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Couples urge Home Office to drop cruel family immigration rules

Valentine's Day lobby submits 40,000-signature petition calling on government to scrap £18,600 minimum income requirement

COUPLES forced to live thousands of miles apart by cruel immigration rules brought their fight for family rights to the Home Office today.

A group of campaigners and partners took part in a “Valentine’s Day lobby,” to submit a 40,000-signature petition demanding that the minimum income requirement (MIR) be scrapped.

Brought in by the coalition government in 2012, the MIR requires citizens and settled residents to earn over £18,600 a year before they can bring their partner to Britain.

The threshold is higher if they are also sponsoring a child.

The MIR has forced thousands of couples to live apart and children to grow up without a parent, purely because they don’t have enough income.

After submitting the petition at the Home Office in central London, the group moved on to Parliament for a meeting with MPs including shadow chancellor John McDonnell.

Joint Council for the Welfare of Immigrants family campaigner Mary Atkinson told the Star of the effect that MIR has on families.

She said one of the women who had joined today’s lobby was forced to raise a son alone after her husband’s visa application was refused.

“This led to a downward spiral in her mental health and she attempted suicide,” Ms Atkinson explained.

“If you happen to fall in love with someone from another place and then your government tells you that you don’t deserve that love, it can be very difficult for people to cope.

“We hope that ministers will understand the real impact of this policy. Since 2012, no-one has ever reviewed it or seen what the impact is.”

But the MIR is not the only policy keeping partners apart.

A former soldier, who attended the lobby today but asked not to be named, told the Morning Star of his frustration at the convoluted and expensive visa process.

His wife, who lives in Myanmar, cannot join him until she passes an English test recognised by the Home Office.

Last month, her visa application was rejected because the test she took was not recognised, though her partner says this was not made clear at the time.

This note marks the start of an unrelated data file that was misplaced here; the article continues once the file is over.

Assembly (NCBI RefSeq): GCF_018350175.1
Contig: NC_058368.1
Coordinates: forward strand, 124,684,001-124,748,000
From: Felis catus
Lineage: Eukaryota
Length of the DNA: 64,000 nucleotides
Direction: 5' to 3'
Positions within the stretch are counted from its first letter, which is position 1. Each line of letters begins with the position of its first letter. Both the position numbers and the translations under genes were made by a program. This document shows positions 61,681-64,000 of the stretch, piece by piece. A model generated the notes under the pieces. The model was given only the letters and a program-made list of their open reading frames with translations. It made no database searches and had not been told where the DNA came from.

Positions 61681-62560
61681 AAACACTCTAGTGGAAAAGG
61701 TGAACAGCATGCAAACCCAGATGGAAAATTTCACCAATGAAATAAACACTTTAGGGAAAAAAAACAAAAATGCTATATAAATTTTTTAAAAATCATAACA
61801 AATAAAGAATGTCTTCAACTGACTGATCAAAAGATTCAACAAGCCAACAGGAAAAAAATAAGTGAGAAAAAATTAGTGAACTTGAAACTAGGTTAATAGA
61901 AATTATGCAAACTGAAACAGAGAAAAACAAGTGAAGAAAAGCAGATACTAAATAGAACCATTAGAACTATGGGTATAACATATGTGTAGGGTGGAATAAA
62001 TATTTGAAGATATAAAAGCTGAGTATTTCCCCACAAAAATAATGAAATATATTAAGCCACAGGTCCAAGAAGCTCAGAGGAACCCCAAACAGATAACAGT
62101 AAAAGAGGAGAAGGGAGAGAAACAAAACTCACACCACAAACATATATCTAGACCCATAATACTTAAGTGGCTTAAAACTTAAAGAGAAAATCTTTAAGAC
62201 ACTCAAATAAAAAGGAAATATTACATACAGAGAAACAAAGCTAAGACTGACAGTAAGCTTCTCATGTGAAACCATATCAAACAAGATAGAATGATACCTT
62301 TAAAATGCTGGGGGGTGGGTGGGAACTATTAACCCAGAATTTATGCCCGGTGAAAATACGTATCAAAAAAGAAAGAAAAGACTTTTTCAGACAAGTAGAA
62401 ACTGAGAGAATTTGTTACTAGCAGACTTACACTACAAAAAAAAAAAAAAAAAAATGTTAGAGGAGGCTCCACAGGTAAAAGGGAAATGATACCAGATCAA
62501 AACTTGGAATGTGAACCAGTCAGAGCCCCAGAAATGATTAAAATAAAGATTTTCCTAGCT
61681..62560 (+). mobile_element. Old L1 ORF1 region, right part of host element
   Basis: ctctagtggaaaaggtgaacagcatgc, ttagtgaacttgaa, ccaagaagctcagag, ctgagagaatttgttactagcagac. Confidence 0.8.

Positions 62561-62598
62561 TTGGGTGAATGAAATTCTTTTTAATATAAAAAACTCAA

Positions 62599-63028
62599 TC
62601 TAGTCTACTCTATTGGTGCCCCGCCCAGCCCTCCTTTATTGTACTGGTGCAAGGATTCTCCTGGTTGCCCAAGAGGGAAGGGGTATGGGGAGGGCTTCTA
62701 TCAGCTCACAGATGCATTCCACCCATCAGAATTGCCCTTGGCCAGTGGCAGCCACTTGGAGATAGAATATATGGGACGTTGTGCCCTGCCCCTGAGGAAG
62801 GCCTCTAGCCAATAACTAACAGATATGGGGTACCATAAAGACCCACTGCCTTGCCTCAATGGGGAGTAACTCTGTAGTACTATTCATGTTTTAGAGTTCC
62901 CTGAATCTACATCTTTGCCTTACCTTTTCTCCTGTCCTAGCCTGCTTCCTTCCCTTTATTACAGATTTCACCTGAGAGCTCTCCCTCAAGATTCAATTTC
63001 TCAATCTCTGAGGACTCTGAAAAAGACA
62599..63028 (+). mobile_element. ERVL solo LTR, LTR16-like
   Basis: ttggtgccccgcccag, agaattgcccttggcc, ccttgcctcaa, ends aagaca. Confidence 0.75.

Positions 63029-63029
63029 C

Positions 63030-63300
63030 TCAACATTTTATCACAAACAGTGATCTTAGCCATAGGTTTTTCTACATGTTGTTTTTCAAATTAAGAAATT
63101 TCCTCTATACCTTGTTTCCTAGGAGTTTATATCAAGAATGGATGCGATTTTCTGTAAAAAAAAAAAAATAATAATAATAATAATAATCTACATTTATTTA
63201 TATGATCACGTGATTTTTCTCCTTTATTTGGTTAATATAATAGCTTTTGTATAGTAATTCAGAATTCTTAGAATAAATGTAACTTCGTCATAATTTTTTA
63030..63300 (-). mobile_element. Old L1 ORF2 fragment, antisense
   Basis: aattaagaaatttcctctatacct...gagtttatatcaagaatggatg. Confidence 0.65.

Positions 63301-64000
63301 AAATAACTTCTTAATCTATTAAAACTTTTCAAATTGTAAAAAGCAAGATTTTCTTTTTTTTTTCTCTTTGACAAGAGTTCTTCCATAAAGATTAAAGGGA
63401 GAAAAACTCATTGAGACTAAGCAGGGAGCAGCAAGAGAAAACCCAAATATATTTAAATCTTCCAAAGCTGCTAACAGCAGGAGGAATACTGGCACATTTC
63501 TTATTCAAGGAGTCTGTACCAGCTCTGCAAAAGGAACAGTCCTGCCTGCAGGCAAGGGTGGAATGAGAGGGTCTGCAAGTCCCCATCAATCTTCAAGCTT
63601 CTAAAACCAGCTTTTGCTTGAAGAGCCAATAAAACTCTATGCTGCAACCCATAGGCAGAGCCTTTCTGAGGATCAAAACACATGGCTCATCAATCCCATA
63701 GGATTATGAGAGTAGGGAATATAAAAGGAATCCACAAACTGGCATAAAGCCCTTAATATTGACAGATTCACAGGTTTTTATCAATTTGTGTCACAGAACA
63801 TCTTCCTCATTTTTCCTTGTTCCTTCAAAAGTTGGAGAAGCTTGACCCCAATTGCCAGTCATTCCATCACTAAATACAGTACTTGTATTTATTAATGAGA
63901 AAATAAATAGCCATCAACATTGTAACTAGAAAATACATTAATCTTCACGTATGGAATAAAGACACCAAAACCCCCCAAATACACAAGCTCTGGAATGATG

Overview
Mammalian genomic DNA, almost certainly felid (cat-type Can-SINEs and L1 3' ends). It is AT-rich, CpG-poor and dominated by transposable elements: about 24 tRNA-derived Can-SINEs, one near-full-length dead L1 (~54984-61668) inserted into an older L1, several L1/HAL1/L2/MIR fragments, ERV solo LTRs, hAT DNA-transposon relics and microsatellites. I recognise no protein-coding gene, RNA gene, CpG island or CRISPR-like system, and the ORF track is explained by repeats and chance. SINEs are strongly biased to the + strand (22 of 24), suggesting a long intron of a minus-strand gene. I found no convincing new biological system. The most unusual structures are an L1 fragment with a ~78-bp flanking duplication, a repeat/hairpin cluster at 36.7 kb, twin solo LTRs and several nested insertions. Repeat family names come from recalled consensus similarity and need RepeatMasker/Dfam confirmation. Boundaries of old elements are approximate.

Although she has the level of English required to pass the test, she has been forced to wait due to a lack of available assessment slots at the British consulate in Myanmar.

The couple must wait until March for the next available A1 test — the only one scheduled in three months — or pay more money for a higher level test that is offered more frequently.

Despite having married in November, they face another three to six months apart and must cough up thousands of pounds more before they can be reunited.

The former soldier has been horrified by the litany of costs and the complicated process required to bring his wife to Britain.

“The process of application is not simple nor straightforward,” he said. “It’s made such a way to steal money from common people.”

The fees he has paid so far include £1,000 for the visa application, £500 for overseas costs, $250 (£196) for the English assessment and a £500 fee to fast-track the application, plus legal costs.

He said he had already spent £3,000 on the visa application that was rejected. The same sum will have to be paid again for another application.

The delay has taken a toll on the former soldier and his relationship.

“I’ve been away from her for a long time. This plus work and the time difference means that I’m lucky to get 20 minutes on the phone with her a day,” he said.

He pointed out that the availability of English tests presents a major barrier to other couples gaining visas, as some countries do not have recognised test centres.

This means that they have to travel to a nearby country to take the test, incurring yet more costs.

Ms Atkinson added: “It’s difficult for people to have trust in an application system that seems to want to trip you up at every step.”

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